The danger in believing the stories we’re told

Nigerian novelist Chimamanda Ngozi Adichie recounts her own experience growing up with “single stories” – in other words believing there is one truth, instead of many truths. The daughter of college educated parents, she grew up reading American and European novels. The result? When she started writing her own stories, they featured characters with white skin and blue eyes who ate apples and played in the snow. Adichie didn’t know her own story was a valid one to tell.

In the United States, Adichie encounters people who have their own “single stories” when it comes to life on the African continent. How does she know how to speak English so well? One student, after having read one of Adichie’s novels, expresses sadness that African fathers are so abusive to their children. Adichie retorts that she just finished reading “American Psycho” and isn’t it a shame all young men are mass murderers?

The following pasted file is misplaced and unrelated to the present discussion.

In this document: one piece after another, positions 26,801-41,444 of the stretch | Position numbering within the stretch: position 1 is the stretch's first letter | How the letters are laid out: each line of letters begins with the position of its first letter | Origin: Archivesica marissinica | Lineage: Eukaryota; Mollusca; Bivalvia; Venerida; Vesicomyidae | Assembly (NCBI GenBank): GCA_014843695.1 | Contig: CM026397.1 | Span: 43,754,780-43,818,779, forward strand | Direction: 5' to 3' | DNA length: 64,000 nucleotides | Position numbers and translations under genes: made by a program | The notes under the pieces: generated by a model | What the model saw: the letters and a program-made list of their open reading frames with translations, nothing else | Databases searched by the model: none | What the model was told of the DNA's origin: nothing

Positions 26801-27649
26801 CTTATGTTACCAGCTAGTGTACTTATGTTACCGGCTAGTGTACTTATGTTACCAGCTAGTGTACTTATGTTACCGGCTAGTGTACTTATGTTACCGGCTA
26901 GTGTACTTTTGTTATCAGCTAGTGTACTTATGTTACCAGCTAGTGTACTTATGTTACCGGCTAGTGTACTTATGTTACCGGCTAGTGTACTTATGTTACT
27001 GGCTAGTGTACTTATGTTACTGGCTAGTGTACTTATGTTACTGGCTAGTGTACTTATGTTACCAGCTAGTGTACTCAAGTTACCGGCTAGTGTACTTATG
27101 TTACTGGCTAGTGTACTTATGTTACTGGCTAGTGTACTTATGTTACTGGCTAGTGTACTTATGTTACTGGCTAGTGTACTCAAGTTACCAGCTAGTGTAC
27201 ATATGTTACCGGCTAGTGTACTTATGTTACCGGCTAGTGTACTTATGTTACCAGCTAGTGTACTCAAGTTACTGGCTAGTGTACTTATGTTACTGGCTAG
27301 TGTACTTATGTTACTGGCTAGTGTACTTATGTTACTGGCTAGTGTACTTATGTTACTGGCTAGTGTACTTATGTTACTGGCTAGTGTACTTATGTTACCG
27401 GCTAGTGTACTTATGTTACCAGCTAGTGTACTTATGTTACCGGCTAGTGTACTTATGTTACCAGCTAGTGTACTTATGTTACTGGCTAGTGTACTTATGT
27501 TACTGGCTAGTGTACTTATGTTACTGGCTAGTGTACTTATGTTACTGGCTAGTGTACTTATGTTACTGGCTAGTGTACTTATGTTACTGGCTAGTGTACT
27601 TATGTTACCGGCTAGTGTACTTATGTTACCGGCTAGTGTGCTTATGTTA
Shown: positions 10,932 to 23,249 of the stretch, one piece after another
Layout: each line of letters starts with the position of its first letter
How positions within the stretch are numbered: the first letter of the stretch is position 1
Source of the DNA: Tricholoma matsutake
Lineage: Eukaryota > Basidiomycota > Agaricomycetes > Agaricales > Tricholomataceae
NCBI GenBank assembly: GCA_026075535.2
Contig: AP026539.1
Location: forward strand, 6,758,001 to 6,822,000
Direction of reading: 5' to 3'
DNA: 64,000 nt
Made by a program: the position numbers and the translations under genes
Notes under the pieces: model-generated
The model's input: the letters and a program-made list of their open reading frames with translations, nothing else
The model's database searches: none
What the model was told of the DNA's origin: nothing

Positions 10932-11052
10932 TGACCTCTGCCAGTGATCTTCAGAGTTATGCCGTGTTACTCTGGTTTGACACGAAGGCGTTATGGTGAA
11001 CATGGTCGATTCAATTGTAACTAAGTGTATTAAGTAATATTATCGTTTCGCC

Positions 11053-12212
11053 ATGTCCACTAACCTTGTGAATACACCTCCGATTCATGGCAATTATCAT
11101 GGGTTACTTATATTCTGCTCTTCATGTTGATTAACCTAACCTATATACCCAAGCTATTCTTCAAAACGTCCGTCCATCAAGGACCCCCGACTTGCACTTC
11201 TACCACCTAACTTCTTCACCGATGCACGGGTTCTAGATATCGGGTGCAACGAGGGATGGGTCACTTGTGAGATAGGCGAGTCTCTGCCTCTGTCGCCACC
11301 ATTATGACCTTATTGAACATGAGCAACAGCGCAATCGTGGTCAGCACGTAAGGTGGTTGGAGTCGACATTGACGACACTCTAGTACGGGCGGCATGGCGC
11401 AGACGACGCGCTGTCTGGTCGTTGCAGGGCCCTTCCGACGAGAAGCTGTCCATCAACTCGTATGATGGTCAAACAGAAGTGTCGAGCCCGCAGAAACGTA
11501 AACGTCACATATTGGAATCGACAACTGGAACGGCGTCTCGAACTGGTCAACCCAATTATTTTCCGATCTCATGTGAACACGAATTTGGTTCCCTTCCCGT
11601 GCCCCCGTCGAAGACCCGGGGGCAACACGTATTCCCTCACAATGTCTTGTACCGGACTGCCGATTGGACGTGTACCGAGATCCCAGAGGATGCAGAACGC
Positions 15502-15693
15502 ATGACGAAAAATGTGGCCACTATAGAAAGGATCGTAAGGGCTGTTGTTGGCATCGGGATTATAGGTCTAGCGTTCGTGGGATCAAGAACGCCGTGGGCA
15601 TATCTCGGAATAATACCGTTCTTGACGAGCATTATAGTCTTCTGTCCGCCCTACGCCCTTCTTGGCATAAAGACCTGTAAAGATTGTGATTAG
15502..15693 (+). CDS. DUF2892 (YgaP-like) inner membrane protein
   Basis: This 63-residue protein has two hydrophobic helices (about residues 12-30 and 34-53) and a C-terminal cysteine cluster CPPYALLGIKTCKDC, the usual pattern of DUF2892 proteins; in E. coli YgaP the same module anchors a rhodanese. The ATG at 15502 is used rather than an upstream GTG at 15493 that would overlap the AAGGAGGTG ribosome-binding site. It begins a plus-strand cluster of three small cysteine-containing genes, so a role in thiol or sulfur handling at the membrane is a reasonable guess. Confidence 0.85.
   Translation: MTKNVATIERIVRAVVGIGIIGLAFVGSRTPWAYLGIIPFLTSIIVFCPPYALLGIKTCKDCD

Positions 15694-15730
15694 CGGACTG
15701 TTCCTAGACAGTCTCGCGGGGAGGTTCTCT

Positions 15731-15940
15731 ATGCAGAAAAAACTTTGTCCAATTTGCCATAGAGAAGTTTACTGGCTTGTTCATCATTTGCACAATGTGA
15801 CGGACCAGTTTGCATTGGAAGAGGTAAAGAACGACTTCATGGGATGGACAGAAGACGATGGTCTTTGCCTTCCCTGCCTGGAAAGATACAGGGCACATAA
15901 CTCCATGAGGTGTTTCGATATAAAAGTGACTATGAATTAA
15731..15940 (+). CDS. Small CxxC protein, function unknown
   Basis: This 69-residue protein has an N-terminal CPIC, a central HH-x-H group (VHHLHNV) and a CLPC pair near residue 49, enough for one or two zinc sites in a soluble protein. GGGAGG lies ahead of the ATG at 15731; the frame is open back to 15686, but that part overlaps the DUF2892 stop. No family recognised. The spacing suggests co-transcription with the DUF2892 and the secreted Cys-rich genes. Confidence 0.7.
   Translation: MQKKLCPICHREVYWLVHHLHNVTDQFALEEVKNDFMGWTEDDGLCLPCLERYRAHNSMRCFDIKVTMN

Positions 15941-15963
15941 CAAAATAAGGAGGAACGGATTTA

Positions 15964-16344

The single story creates stereotypes, and the problem with stereotypes is not that they are untrue, but that they are incomplete…The consequence of the single story is this – it robs people of dignity. It makes our recognition of our equal humanity difficult. It emphasizes how we are different rather than how we are similar.

Adichie argues eloquently for the importance of having a diversity of stories, and for readers to never assume that the story they read is the “single story.”

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